Soaking in salt

Part of the ancient salinas in Castro Marim has been turned into an outdoor spa. Apart from a wellness experience, the mineral-rich mud and saline water ponds also offer a look into the traditional heritage of this salt-producing region. 

Pictures by Kyle Rodriguez

See the original article in Enjoy the Algarve – magazine June 2016


Stepping carefully into the brown water, I notice slime. Mud slips through my toes as my feet sink into the squishy bottom, all the way past my ankles. After a few hesitant steps I let myself fall backwards and float easily, my feet covered in black clay when they come up to the water surface. Surrounded by the salt pans of Castro Marim, the walls of the pond consist of clay. This certainly isn’t your normal spa. “Actually, spa isn’t the name I’d use,” founder Luís Horta Correira (52, pictured below) says. “Others called it that and it stuck, but my preference was ‘salt experience’. People normally connect ‘spa’ with expensive entry and luxury buildings, whereas we keep prices low and can’t build because of the nature reserve.”

To Luís, at least as important as providing a leisurely soak, is sharing his knowledge about salt. He talks passionately about Castro Marim’s salinas. Unlike other salt-producing towns like Tavira and Olhão, Luís says, here traditional knowledge is still kept alive. The region in the eastern Algarve is connected to salt both social-economically and environmentally. Back when there were 70 fish factories in the area, Castro Marim used to provide the local conserving and canning industry with the white stuff. But when the fishing industry declined around 1980, so did the need for salt, leaving the salinas free to the rising and falling of the tide.

Fast forward to 2000, when, driven by encouragement from the nature park, the abandoned salt ponds were put into use again. Not so much for economic reasons as for environmental ones this time: the regional birds need stable water for feeding and this is exactly what the salinas provide. Little by little the ancient salt pans were restored to their former glory; currently they make up about a third of the 2,000 hectare Reserva Natural do Sapal de Castro Marim e Vila Real do San António. But it wasn’t until 2008 that Luís started the company Água Mãe, which produces sea salt in a traditional way, using machines only for transport.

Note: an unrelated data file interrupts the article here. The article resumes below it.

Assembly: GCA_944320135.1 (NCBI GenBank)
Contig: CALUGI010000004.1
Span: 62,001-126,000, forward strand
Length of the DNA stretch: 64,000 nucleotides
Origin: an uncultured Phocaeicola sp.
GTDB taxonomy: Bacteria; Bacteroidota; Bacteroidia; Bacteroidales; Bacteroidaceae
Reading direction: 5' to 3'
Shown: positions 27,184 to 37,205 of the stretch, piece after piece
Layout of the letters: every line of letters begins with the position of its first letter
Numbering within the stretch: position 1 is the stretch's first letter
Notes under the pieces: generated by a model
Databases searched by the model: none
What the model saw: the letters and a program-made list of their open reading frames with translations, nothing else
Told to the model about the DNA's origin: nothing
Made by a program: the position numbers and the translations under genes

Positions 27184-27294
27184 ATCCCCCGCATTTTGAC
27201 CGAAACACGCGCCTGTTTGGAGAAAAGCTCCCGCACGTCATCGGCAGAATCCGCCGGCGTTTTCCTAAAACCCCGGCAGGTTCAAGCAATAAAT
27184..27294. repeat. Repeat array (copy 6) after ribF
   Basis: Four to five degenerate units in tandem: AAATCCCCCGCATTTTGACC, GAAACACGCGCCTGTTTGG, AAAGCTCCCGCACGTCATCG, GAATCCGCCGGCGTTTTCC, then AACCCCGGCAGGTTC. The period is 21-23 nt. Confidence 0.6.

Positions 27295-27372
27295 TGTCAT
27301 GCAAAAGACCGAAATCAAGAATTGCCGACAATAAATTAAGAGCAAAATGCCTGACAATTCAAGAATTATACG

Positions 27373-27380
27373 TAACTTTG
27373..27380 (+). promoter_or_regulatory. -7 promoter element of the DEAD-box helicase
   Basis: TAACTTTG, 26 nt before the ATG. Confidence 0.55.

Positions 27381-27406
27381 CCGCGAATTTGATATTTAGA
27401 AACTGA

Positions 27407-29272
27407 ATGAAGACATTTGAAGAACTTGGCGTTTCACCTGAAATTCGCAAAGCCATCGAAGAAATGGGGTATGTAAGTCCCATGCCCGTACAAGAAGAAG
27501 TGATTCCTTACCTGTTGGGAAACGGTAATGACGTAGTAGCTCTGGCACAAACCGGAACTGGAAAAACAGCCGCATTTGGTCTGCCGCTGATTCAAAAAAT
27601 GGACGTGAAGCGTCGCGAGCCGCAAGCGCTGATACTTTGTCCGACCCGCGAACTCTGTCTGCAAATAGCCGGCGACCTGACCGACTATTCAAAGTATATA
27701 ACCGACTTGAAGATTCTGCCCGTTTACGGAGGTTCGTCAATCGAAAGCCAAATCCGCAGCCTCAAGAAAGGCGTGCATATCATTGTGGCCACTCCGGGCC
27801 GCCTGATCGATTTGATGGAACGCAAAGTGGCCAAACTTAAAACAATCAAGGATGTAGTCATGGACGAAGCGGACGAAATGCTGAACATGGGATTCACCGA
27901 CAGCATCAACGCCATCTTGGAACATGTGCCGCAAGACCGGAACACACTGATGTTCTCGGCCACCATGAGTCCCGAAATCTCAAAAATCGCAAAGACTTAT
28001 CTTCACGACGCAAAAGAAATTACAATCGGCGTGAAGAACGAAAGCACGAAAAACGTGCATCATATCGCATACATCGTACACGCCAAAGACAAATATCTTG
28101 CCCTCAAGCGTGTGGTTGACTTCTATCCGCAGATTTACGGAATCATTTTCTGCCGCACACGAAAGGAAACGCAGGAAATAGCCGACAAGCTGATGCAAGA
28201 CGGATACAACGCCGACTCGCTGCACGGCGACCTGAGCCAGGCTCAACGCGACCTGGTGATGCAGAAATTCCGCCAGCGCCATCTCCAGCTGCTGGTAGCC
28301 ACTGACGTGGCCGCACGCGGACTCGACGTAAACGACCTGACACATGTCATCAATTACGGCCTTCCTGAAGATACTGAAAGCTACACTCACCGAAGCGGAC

Over time guided tours were added and last year two of the ponds in the Salina Barquinha were turned into an open air spa. To Luís, it’s a place to unwind: “I love the quietness and the peaceful atmosphere of the salinas. It feels like an allotment garden; working in the sun with birds singing in the background.” Another reason for venturing into the wellness branch is that the entrepreneur wanted to show people the salt they produce here is different from normal table salt. “Salt is not salt. But that’s a hard message to get across,” he explains. “If people come here and see it for themselves, they will understand.”

The difference between salt and salt, lies in the minerals. If salt is produced in a traditional way and harvested by hand, these minerals are kept. But most salt is heated and cleaned by machines; chemicals are added so the minerals are lost in the industrialised process. With Castro Marim’s artisanal methods, sun, wind and mud play as important a role as the salt ponds themselves. The salinas consist of many compartments. Helped by gravity and levelling techniques, water master Vitorino Gonçalves (pictured below) leads the water from one basin to the other. This journey starts with normal sea water, consisting of about 30 grams of salt per litre. With every basin, wind and sun evaporate the water, helped by the layer of mud on the bottom which does a great job conserving the heat (salinas can reach temperatures of up to 50˚C). Thus, the salinity increases. And as the salt percentage grows, the water gets cleaned; bacteria don’t survive in the acidic environment, which gets to 300 grams of salt per litre until it reaches the pond where the salt gets collected.